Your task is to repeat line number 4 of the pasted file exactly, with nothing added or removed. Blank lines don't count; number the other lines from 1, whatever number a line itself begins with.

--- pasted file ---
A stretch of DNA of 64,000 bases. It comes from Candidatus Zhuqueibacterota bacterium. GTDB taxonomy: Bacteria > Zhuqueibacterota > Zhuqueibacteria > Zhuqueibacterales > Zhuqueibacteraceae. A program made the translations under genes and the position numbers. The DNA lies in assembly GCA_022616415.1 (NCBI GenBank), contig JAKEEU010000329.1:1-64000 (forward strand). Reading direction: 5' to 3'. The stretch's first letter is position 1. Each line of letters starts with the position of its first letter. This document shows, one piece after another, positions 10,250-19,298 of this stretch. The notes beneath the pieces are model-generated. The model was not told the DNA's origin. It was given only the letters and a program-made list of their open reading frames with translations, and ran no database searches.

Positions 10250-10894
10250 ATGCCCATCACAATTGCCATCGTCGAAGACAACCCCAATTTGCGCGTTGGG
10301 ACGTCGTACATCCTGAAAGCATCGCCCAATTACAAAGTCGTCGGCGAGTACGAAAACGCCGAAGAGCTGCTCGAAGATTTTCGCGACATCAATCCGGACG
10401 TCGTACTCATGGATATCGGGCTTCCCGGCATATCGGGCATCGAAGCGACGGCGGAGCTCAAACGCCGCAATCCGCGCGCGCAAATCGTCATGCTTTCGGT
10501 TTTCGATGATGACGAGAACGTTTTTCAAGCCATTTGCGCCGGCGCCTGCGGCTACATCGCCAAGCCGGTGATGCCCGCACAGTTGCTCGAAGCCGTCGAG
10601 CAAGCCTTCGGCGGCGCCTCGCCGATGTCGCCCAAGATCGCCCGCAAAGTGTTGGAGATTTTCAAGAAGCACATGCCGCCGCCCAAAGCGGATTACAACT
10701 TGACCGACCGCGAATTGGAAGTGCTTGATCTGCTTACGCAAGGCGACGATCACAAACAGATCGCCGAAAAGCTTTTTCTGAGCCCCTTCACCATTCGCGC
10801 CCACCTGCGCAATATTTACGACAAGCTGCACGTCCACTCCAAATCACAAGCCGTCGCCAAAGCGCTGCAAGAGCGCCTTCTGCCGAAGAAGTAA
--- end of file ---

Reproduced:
10301 ACGTCGTACATCCTGAAAGCATCGCCCAATTACAAAGTCGTCGGCGAGTACGAAAACGCCGAAGAGCTGCTCGAAGATTTTCGCGACATCAATCCGGACG